## Foreword

When making a video game chances are high that at some point we need to make a decision based on a certain probability. Our invention, the Ask Oracle function will take care of this problem.

## The Problem

Let's assume we are implementing a Monster class. The monster should drop some coins with a 90% chance. As usual while developing a game we don't have much time to invest into algorithms like this, so we will just use the random function and a little comparing, then return something and that's it, right?

The game ships, and after a week or so we suddenly receive a lot of negative feedback from our players, complaining that the game is too hard. Suddenly we realize that the monster does not drop coins with a 90% chance at all, instead it's a 10% chance because our algorithm wasn't implemented correctly.

Let's prevent this from happening by implementing the Ask Oracle function.

## Implementation

Note: 90% equals 0.90f as a floating point number. A 25% value would be 0.25f accordingly (and so on).

Since we want it to be as simple to use as possible, we want it to work like this:

``````#include <iostream>

void dropItems()
{
// our event has a 90% chance (which means 0.90f)
// so let's ask the "oracle" to see if it happens
// or not
// drop coins or a sword or whatever
std::cout<<"it happened!";
}
}``````

The function is called "Ask Oracle" because of several adventure movies where people ask a magical oracle that predicts events that are happening. It's not the mathematically correct name for the function, but it's easy to remember and that's what matters for us.

The function itself is very short, yet can easily contain several mistakes if not implemented correctly (like using a a too high or too low chance than it should, like in monster example). Here it is:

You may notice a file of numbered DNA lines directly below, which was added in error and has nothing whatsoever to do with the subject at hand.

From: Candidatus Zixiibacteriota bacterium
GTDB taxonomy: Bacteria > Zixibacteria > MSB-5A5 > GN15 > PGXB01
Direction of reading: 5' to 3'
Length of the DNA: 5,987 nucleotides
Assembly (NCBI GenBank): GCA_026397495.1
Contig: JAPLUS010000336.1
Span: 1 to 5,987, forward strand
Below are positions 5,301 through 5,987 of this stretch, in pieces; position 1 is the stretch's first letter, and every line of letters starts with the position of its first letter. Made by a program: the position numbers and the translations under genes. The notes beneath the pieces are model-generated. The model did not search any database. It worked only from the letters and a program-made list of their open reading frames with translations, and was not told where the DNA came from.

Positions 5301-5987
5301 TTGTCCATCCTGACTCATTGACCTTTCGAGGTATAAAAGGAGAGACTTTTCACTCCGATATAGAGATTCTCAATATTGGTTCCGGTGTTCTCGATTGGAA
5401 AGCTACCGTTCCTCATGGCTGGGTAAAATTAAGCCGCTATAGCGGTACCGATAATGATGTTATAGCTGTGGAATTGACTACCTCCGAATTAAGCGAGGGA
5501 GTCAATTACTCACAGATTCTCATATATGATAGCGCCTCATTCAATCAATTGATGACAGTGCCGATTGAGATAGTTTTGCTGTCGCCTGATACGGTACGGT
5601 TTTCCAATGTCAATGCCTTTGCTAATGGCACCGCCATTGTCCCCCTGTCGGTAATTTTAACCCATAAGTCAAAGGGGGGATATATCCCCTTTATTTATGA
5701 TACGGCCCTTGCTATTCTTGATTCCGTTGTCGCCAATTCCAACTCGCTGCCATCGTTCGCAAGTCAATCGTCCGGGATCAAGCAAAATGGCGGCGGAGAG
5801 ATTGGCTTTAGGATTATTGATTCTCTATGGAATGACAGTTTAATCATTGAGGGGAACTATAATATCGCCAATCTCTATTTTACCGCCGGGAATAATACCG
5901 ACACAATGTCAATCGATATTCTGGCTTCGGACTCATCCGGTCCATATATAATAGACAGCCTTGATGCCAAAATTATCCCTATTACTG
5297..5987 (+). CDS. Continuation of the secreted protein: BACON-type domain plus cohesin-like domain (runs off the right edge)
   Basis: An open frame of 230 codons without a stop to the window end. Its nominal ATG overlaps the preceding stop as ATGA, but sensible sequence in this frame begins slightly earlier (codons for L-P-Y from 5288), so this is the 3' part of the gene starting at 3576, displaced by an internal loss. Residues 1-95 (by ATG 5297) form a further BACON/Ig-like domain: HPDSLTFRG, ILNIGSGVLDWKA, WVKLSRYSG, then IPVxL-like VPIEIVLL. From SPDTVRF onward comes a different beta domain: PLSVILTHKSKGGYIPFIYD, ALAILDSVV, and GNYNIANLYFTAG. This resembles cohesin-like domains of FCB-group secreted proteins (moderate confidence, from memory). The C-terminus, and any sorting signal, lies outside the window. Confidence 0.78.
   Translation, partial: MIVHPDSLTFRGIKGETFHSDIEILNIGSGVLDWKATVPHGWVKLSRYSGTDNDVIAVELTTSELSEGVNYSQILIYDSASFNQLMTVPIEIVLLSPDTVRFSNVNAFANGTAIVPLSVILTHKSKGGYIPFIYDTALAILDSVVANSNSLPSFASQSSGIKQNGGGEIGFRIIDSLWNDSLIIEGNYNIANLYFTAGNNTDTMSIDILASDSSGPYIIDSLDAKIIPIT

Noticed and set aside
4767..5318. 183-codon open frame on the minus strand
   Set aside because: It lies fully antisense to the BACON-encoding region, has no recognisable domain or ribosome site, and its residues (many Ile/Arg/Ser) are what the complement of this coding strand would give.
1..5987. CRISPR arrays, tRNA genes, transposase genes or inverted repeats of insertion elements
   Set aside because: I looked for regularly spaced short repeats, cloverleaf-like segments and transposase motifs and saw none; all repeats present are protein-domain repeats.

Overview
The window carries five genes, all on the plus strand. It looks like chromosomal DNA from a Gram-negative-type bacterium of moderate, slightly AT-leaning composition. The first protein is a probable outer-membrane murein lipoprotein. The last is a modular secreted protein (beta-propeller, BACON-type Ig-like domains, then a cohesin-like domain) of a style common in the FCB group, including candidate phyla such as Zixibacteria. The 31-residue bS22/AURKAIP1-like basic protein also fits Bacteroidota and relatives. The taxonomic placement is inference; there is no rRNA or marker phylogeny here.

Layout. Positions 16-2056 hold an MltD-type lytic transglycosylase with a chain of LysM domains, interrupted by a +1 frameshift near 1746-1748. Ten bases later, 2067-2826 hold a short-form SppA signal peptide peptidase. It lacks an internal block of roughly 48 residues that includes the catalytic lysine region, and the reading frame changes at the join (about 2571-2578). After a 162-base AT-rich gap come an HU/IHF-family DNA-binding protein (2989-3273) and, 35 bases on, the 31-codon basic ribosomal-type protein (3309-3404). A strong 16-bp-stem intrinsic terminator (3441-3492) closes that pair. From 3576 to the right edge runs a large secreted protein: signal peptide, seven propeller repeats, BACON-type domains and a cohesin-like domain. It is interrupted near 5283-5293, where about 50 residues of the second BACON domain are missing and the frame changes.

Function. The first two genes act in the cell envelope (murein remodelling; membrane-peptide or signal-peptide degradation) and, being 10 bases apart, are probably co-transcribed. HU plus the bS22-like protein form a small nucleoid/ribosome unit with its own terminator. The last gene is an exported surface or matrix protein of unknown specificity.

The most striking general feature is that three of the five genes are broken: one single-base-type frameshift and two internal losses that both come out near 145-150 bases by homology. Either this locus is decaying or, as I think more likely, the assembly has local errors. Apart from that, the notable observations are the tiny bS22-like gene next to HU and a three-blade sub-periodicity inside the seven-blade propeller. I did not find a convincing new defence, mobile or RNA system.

``````bool askOracle(float percentChance)
{
// Decides if a decision should
// be done (true/false), when a
// certain Percent Chance is given
//
// -> Don't forget to call randomize
//    every once in a while!

// generate random number between 0 and 99
int randomNumber = rand() % 100;

// scale it so it's between 0 and 1
float randomResult = (float)randomNumber * 0.01f;

// compare to see if it "happened" or not
return randomResult < percentChance;
}``````

The most important aspect here is the "rand() % 100" part. Let's go a bit more into detail about that.

## The idea behind "rand() % 100"

Let's find out what rand() really does. If we read the documentation, we soon understand that rand() itself just gives us some kind of integer value, maybe small or maybe very huge.
But using the modulo (%) operator:

``rand() % 100``

gives us a value between 0 and 99. But wait, shouldn't it be between 0 and 100 because the chances should be between 0% and 100%?
Here comes the tricky part: while this might seem to make sense at first, we actually want the value to always be less than 100 (between 0 and 99). The reason is that if we call our function like this:

``````// 100% sure event
// do something
}``````

we want to be sure that askOracle returns true no matter what the rand() function returns, since the chance for the event to happen is 100% - which means nothing different than that it happens in any case. This is the reason why we generate a number between 0 and 99 - we make sure that if we call askOracle with a 100% chance, we always get a "true" as result (since the 100 is never reached, highest possible value is 99).

Note: it sounds a bit complicated, so feel free to play with the algorithm a bit to get convinced that this really works.

## Summary

We just put a few lines of rather complicated code into a very easy to use function, which will save us a lot of stress in the future. Instead of bending our minds around the rand() function, we can simply call askOracle the next time.

One more thing to know about rand() is that we need to shuffle the random numbers again every once in a while. This process is usually called "Randomize", it makes sure that everything is as random as possible. One way to do this can be seen here:

``srand(GetTickCount());``

We should at least do this every time the game starts. If possible then even more often while the game is running.

Please keep in mind that this is just a very simple implementation of a slightly complex problem. There are a lot of ways to make this function more exact or faster, but since we are making video games and not satellite board computers, this implementation should satisfy our needs. Keeping it simple keeps the bugs always as far as possible.